Berlin-based artist Fritz Balthaus has won the “Kunst am Bau” two-stage open public art competition organized by the Max Delbrück Center for Molecular Medicine in the Helmholtz Association (MDC) and Charité – Universitätsmedizin Berlin. His work “kunstnest” (“art/artificial nest”) accompanies three newly constructed buildings on the Berlin-Buch research campus.
MDC’s in-vivo pathophysiology laboratory IPL, the Charité’s experimental medicine research center FEM, and a shared infrastructure building are currently being erected on the campus. The Kunst am Bau competition was organized for these buildings.
The work by Fritz Balthaus entitled “kunstnest” represents a tower topped by a stork’s nest. It will be placed at the entrance to the FEM. The tower, which is as high as a building, is formed from street lamps and wooden slats with a stork’s nest on top. The different elements come from the immediate locality, meaning that both the work’s materials and its theme enter into dialog with the environment. The uncertainty as to whether storks will actually adopt the nest and settle there is part of the artistic intent.
The jury’s verdict
A jury chaired by artist Eva-Maria Schön selected the draft submitted by Balthaus for realization. From the jury’s verdict:
“The ‘stork’s nest’ is described as an ‘art nest’ or ‘artificial nest’. The stork provides an association only, because the form of the sculpture merely opens up the possibility of it becoming an actual stork’s nest. What might happen then? It is unpredictable – it could become a scientist’s dream, a utopia. Here the stork represents scientific experimentation and its usefulness: over the course of a year the nest would be occupied for four months – for the rest of the year the tall sculpture formed from street lamps illuminates itself, and its light draws attention to the location. It is visible from a distance, which is an added advantage for this area on the edge of the campus. The sculpture consists of seven lamps, without holders, of the sort that are found on the campus. They have been treated as objets trouvés that have been brought together to form part of the sculpture, and they give out their own light. The wood on the top comes from the immediate locality and suggests a thrown-together cluster – as in a bird’s nest. There has been some debate about whether its purpose is also to serve as a warning of the decline in stork numbers or the reduction in nature conservation areas. Could the stork’s nest also be a metaphor relating the freedom of avian flight to the freedom of scientific research?”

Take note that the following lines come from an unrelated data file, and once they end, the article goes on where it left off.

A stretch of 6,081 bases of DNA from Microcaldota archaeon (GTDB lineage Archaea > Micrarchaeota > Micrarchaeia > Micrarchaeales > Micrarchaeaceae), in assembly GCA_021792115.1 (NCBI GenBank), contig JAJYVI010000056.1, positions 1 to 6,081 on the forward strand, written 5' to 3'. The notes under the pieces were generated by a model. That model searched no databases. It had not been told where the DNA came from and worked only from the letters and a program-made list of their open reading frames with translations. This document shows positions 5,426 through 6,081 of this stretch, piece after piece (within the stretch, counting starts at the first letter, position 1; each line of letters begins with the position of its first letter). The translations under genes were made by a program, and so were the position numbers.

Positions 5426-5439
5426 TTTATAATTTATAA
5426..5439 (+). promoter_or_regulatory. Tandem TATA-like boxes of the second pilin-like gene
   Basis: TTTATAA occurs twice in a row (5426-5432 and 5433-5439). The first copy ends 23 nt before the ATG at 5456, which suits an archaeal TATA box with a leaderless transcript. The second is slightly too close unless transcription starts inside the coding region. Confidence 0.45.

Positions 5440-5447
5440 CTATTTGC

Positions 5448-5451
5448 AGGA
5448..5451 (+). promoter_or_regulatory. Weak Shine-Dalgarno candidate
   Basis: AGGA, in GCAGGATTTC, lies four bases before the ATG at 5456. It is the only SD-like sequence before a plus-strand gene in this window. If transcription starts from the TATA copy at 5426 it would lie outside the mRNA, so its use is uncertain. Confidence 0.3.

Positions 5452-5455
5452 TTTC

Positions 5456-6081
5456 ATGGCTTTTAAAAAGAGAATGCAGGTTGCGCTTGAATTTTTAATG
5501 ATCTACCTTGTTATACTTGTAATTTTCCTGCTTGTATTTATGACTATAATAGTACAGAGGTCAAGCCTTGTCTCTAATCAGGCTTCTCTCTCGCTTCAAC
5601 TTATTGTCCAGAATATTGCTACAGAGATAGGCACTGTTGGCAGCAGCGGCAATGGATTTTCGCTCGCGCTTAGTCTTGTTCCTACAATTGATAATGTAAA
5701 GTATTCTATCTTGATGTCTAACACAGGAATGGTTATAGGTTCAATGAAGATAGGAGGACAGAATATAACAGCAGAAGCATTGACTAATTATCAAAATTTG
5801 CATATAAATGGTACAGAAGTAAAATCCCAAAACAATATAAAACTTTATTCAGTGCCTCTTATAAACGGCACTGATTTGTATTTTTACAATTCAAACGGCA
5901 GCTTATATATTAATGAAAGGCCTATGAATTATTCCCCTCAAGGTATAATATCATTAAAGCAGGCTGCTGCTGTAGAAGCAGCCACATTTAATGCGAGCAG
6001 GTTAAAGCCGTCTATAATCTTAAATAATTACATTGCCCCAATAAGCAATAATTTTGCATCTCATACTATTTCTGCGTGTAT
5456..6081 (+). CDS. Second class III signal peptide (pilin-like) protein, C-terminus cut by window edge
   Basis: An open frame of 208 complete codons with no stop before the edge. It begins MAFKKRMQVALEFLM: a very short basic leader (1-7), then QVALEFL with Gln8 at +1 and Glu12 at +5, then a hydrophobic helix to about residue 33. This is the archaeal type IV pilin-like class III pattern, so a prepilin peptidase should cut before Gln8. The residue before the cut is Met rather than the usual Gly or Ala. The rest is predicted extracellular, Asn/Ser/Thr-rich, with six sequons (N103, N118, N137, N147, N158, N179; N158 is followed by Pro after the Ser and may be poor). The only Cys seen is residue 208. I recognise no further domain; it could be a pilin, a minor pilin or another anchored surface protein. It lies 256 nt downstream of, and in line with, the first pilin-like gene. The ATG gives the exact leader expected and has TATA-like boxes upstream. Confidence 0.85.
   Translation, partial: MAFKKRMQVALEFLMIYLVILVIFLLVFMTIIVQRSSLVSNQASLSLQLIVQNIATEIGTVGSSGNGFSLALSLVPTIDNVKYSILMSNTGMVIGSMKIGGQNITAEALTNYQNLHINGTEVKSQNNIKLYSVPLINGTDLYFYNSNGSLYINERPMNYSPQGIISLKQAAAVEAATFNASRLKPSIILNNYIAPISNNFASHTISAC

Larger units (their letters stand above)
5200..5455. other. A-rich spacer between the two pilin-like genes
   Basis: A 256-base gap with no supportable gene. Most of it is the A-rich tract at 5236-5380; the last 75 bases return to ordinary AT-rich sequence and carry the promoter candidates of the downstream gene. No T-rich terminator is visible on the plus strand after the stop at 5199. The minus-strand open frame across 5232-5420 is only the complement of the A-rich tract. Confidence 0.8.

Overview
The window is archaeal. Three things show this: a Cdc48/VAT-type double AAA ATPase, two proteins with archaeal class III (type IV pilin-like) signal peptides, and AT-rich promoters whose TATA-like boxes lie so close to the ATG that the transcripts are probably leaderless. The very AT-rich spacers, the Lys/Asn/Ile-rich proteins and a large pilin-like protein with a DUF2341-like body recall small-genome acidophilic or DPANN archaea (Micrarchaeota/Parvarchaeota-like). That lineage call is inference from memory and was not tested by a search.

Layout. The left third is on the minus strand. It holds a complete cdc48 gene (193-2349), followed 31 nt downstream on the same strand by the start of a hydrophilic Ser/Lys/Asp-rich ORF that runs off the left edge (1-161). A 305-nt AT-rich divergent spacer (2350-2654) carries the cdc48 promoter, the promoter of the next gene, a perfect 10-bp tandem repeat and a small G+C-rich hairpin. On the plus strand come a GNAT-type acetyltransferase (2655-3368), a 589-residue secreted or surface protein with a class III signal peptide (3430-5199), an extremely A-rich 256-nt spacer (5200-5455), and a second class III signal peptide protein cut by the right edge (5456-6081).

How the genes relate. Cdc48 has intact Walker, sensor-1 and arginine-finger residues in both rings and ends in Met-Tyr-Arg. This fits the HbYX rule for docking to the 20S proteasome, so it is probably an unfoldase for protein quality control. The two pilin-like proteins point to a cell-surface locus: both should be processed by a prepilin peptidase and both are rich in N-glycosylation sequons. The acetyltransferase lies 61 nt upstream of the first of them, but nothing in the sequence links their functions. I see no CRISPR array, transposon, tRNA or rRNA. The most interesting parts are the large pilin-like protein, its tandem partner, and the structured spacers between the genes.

Public art on the campus
Building projects that use public funds are obliged to dedicate a certain proportion of the construction costs (around one percent) to public art.
The multi-faceted interactions between art and science are already a feature of the campus. The aim of this competition was to deepen and continue this discourse. The artistic input is designed to contribute to and enhance the campus environment, particularly along the southern edge where the new buildings are being constructed.
Second prize was awarded to the work “Elefantenzahnpasta” (“elephant toothpaste”) by Oliver Strömer and Cisca Bogmann from Berlin. The sculpture represents an interpretation of the “elephant’s toothpaste” experiment in which hydrogen peroxide, potassium iodide and surfactants are mixed to produce a long squirt of foam. The work embodies the causality principle in scientific experiments.
Markus Klink from Stuttgart received third prize for his work “Wächter” (“watcher”), a lifelike bronze sculpture of a buzzard observing the activity on the campus from atop a concrete post.